Moral Mondays continue (though they will take the day off on Memorial Day). This week’s protest had the largest number of participants (around 600) and of people taking part in civil disobedience and being arrested (57). I saw a lot of Council folks there – current and past Board members, pastors of congregations (including Covenant Partner congregations), previous staff members, and the heads of some of our member bodies. I saw Bishop Hope Morgan Ward of the NC Conference of the United Methodist Church and Nancy Petty of Pullen Memorial Baptist Church; there may have been others. All were there to object to the direction the General Assembly is taking our state – on public education, access to voting, tax justice, adequate funding for state programs, support of vulnerable people, and the death penalty, among others.
One Council person who was there and who got arrested was Ron LaRocque. Ron is the pastor of the Metropolitan Community Church of Winston-Salem and an active member of the Council’s Christian Unity Committee. He wrote this report to his congregation:
Those who follow the church’s Facebook page already know that I was arrested on Monday. For those who were not aware, let me fill you in: The NAACP is sponsoring a series of “Moral Mondays” to protest recent actions by the North Carolina General Assembly. I joined in this protest to speak out against the immoral and unjust laws either being considered or already passed by our legislature – laws which further disenfranchise our state’s most vulnerable citizens while enriching the already-wealthy and further empowering the already-powerful.
Even though I knew there was a high probability I would be arrested, the experience was unsettling. Yet my resolve was strengthened when I and the others risking arrest arrived outside the Legislative Building and were met by over 500 supporters. As I prepared to enter the building, peace came over me when one of my colleagues from the NC Council of Churches literally reached out his hand in support. While I was sitting on the bus with my hands cuffed behind my back waiting to be transported to jail, anxiety diminished when I heard the cheering, singing, and chanting of those who came to bear us up. Joy increased when, upon my release, I immediately received handshakes, words of thanks, and the offer of food and drink. Calm returned when I arrived home and was greeted by a tired and relieved husband. A sense of accomplishment prevailed when I read the many words of encouragement on Facebook.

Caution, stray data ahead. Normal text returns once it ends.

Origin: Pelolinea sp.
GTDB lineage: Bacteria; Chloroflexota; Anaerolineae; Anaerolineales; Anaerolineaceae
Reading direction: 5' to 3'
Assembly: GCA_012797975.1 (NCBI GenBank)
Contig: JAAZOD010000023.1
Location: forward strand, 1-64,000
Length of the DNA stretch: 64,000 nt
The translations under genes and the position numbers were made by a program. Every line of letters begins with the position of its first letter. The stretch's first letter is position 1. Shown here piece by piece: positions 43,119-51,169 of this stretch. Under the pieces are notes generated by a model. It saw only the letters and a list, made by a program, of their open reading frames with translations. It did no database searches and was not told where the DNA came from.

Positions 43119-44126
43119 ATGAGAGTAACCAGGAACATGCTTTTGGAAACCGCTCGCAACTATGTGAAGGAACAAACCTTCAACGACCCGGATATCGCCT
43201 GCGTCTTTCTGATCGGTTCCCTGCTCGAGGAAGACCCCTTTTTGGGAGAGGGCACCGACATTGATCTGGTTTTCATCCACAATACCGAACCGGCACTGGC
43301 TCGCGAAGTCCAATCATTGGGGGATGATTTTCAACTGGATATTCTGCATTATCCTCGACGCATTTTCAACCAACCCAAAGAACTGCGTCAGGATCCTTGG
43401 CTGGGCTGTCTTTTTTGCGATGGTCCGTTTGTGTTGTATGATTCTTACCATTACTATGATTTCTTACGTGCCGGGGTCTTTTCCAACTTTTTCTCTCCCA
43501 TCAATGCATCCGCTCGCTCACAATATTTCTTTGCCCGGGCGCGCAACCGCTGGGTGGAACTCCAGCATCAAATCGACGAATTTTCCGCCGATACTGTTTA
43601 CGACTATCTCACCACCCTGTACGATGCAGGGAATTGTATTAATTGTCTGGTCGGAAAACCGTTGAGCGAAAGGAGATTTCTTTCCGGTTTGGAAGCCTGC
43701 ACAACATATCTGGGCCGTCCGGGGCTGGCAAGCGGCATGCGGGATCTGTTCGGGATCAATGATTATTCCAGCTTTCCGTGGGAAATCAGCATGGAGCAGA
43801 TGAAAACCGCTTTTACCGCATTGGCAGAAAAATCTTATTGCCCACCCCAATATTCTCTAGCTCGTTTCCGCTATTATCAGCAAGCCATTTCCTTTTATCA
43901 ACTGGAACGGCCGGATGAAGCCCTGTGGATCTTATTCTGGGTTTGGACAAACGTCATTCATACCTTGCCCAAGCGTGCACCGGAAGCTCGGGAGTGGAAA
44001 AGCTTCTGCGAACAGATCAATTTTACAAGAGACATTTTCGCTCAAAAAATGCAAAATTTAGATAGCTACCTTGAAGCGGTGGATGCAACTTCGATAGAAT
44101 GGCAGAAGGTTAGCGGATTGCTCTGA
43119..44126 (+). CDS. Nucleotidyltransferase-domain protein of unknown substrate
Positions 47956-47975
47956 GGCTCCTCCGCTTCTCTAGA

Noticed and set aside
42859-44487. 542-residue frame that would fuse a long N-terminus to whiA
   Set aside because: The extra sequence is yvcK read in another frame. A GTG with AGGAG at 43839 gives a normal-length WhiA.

Not everyone is called to participate in an act of civil disobedience. Still, we can all work toward the cause of justice in different ways. For those who encouraged and supported me, your words, posts, and actions played an important role, enabling me to take the action I took. You too worked for justice. I am exceedingly grateful.
I’m grateful too, Ron, for those of you who have protested what’s happening in our state through civil disobedience and arrest and for the remarkable number of people of faith who have stepped up to support you-all and to voice their own anger and dismay.
After a week off, Moral Mondays will resume on June 3.
–George Reed, Executive Director